Throughout any career journey, there’s going to be hurdles and sprints which feel massively disruptive. Navigating each stage, like the tiring job search or interview process, may seem like a train that’s suddenly delayed. There’s a sense of being stuck when all you want is to move forward. Luckily, you’re not the only passenger, and a new perspective is sometimes all it takes to clear the tunnel vision. We’ve rounded up eight pointers of advice from hiring managers from our Roles in Marketing series who have been where you are and want to share what they learned throughout their own careers.
Searching through job sites is only the first half of the equation in a job search. Our first advice from a hiring manager is from Solange Bernard, Senior Manager of Media, CRM & Partnerships at McDonald's, who counsels on the importance of networking.
Networking is all about the connection between people. Being genuine in your approach always makes it feel less awkward and more often than not, people want to share their experience. Networking for Solange became an opportunity to learn as much as possible about the many different industries available when starting a career. Reframe networking as a means to learn new information rather than just making it about word of mouth opportunities.
Although networking looks different these days, there’s been an onslaught of innovation in virtual networking. We cover the basics in our blog here: “Learning Key Techniques to Online Networking & Staying Connected In A Socially Distanced World”.
If cold networking isn’t for you, another route you can explore is volunteering. That’s right, volunteering is still doable because the virtual world knows no bounds and we’re here for it! It’s more important than ever to give back to your community so why not find something that aligns with your core values?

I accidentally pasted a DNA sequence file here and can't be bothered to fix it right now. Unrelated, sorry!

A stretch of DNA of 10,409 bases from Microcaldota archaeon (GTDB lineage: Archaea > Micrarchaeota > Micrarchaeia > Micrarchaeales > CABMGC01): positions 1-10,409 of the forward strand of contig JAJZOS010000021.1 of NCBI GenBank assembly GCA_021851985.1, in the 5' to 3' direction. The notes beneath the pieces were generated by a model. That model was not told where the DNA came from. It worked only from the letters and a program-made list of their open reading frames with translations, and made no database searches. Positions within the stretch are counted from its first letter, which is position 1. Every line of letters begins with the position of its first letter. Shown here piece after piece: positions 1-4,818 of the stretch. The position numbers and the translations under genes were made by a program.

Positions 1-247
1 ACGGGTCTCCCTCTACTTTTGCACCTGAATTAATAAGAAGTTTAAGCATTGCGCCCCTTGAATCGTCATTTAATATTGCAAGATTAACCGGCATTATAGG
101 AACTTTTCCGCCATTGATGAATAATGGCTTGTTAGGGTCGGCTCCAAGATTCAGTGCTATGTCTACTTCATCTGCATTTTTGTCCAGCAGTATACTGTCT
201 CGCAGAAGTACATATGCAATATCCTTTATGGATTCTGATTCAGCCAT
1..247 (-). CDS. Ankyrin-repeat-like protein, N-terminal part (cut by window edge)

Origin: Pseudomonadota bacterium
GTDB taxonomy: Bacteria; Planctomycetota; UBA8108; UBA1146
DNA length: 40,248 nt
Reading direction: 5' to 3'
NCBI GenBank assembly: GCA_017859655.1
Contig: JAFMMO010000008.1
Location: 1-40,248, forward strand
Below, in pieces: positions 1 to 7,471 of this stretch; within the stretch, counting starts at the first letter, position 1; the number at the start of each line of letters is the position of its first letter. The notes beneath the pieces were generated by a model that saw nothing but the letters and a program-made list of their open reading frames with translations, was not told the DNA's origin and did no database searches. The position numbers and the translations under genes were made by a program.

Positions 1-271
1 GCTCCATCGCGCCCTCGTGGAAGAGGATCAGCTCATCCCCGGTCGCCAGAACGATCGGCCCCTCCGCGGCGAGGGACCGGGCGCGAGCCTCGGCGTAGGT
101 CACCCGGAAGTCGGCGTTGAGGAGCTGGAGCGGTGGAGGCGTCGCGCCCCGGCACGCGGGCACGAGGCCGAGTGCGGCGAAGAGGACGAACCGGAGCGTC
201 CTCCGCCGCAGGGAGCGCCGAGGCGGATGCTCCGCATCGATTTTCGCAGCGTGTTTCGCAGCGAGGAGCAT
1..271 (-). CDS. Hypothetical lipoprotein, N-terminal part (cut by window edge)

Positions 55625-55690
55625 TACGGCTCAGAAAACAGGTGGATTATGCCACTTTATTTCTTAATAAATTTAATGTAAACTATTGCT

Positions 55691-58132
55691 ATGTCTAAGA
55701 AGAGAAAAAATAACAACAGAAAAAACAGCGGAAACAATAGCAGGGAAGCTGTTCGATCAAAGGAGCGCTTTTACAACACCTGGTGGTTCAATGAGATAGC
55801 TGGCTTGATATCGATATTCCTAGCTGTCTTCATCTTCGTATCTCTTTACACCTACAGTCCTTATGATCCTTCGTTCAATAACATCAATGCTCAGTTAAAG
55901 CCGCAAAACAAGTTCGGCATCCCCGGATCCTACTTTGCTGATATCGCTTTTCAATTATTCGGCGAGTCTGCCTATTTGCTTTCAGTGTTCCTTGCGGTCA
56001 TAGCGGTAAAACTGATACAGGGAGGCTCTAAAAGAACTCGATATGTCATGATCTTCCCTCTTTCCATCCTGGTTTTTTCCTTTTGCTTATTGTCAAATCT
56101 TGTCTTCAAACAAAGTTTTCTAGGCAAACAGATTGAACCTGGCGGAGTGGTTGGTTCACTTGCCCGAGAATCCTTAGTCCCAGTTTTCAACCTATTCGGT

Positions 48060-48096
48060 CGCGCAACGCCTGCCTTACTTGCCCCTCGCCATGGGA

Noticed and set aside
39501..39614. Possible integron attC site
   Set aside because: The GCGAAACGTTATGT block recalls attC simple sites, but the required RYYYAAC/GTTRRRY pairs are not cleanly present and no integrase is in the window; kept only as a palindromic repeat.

Plus, it’s one of the major ways that Solange was able to meet new people. It’s a win-win situation: you help a cause you believe in and in return, meet like-minded people who share the same core values as you. Virtual high five!
Last but not least, Solange's last bit of career advice recommends attending as many conferences as you can. Virtual or not, it’s a great way to connect with others especially if you’re all there for the same thing: hot topics, fireside chats, and virtual learning is all the rage these days. There’s something for everybody and it’s easier than ever to attend. Setup an alert for organizations you admire that might host conferences and search the web for events that are upcoming and fit into your schedule.
Did we mention that the CMA Awards Gala is coming up? It’s only the biggest celebration for Canadian marketing campaigns and professionals and this year, it’s all virtual. It’s going to be exciting, so make sure you register for your spot today!
If job after job description is starting to blur around the edges for you, it’s time to look outside your comfort zone. By being open-minded in applying to jobs of all types, you’d be surprised what opportunities might present themselves.